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Lydia Millet in the Raleigh News & Observer


The deliberate primness of Barton’s tone – common to both “Yves Gundron” and “Brookland,” which are otherwise completely different books – makes her a strange and rare object among contemporary American writers. In a world of speed and irony and obliqueness, her unhurried gait and formal diction catch the gaze and hold it. She thinks deeply about her subjects; her imagination has unusually wide bounds; the austerity of her voice at once offers and withholds revelation.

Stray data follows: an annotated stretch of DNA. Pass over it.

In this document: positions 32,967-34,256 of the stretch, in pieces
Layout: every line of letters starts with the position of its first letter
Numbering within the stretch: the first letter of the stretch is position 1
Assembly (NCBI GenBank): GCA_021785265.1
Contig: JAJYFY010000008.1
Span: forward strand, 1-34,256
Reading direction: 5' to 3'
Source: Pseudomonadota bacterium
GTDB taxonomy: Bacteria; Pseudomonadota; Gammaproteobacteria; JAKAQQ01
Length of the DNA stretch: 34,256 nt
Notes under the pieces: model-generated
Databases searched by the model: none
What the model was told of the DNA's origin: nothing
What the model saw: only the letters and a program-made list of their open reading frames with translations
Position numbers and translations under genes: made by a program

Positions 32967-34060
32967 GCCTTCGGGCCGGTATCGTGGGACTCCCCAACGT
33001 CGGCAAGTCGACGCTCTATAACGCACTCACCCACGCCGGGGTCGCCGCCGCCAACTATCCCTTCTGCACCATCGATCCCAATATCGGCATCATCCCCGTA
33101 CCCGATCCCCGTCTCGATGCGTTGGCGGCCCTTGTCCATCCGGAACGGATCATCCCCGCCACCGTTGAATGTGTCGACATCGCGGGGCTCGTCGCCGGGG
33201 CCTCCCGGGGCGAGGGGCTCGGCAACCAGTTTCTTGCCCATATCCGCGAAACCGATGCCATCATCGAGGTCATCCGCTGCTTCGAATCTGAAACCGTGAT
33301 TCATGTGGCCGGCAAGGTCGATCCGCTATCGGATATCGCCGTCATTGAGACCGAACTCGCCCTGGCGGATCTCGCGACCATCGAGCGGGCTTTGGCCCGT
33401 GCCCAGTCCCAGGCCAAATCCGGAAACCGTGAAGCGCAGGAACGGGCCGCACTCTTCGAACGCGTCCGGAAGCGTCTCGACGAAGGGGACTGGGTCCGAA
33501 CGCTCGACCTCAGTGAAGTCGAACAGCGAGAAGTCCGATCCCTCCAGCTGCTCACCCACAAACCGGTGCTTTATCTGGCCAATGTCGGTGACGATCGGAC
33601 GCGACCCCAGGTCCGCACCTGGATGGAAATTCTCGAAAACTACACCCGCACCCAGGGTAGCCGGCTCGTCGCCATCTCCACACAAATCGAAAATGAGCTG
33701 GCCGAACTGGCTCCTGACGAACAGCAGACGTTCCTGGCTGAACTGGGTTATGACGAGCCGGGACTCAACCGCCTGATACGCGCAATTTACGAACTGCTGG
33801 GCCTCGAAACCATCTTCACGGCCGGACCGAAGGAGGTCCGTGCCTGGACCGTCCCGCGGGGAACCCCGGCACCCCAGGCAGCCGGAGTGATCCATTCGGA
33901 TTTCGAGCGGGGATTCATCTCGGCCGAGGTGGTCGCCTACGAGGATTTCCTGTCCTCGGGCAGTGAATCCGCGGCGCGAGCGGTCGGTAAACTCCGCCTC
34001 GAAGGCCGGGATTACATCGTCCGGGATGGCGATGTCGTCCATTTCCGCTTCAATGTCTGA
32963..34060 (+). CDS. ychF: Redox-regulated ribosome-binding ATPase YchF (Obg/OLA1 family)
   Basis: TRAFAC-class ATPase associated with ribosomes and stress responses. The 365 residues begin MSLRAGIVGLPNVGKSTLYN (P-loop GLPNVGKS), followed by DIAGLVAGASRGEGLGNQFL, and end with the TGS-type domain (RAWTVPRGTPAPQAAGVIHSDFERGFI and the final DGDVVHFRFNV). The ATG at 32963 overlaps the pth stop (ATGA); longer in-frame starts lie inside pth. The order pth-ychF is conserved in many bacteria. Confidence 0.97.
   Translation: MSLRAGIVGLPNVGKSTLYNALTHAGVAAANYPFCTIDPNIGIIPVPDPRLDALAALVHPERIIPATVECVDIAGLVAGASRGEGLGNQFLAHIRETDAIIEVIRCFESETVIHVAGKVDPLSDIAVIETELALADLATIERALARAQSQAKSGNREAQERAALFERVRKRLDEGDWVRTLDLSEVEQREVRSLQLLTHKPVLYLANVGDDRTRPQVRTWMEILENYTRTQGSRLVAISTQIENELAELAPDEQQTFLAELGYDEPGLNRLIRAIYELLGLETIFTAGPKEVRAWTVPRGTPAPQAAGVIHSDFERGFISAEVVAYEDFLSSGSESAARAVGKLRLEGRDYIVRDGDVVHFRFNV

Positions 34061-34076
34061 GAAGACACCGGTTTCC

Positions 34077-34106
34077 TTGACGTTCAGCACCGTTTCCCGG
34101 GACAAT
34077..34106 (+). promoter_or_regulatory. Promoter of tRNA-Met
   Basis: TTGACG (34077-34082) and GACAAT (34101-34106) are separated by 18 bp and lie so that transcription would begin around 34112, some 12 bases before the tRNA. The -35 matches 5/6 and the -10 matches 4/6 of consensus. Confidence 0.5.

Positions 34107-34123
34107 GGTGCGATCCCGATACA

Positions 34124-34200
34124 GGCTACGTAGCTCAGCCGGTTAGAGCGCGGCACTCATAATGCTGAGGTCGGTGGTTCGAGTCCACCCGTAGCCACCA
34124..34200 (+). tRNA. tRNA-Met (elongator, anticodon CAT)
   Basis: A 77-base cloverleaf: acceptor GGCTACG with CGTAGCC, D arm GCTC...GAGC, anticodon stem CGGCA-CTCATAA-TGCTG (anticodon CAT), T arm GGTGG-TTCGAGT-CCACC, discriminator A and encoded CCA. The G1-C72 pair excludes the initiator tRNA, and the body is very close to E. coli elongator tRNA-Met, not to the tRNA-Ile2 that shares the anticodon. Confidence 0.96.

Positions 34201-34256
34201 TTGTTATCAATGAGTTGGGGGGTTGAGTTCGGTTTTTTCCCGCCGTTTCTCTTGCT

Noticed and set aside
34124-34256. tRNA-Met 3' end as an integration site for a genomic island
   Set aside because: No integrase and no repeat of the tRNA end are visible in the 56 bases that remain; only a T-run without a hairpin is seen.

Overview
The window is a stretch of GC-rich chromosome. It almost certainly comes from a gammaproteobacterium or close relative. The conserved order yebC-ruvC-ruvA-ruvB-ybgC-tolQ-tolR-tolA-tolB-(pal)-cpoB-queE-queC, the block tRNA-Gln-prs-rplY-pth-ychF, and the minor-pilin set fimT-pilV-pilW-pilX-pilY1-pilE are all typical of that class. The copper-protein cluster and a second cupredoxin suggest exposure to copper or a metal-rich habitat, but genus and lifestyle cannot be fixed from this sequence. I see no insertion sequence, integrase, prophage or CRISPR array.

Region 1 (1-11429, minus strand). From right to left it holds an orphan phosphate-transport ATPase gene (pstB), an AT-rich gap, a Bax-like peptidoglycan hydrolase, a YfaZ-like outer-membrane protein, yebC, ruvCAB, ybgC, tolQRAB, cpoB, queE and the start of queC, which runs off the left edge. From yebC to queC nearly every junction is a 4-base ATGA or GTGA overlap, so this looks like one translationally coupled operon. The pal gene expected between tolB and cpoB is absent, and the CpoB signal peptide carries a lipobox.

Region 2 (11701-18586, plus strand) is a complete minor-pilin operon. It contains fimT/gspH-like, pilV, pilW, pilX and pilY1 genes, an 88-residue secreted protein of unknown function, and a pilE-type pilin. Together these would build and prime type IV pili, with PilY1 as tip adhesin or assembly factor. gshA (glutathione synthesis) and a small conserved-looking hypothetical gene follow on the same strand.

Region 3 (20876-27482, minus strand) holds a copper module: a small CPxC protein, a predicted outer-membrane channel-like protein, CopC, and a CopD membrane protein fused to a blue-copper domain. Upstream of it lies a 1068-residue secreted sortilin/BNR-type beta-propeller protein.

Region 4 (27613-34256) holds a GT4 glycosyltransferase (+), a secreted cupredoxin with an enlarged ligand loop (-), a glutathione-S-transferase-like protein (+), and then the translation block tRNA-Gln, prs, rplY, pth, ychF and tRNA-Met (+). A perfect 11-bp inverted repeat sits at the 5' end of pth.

on Brookland

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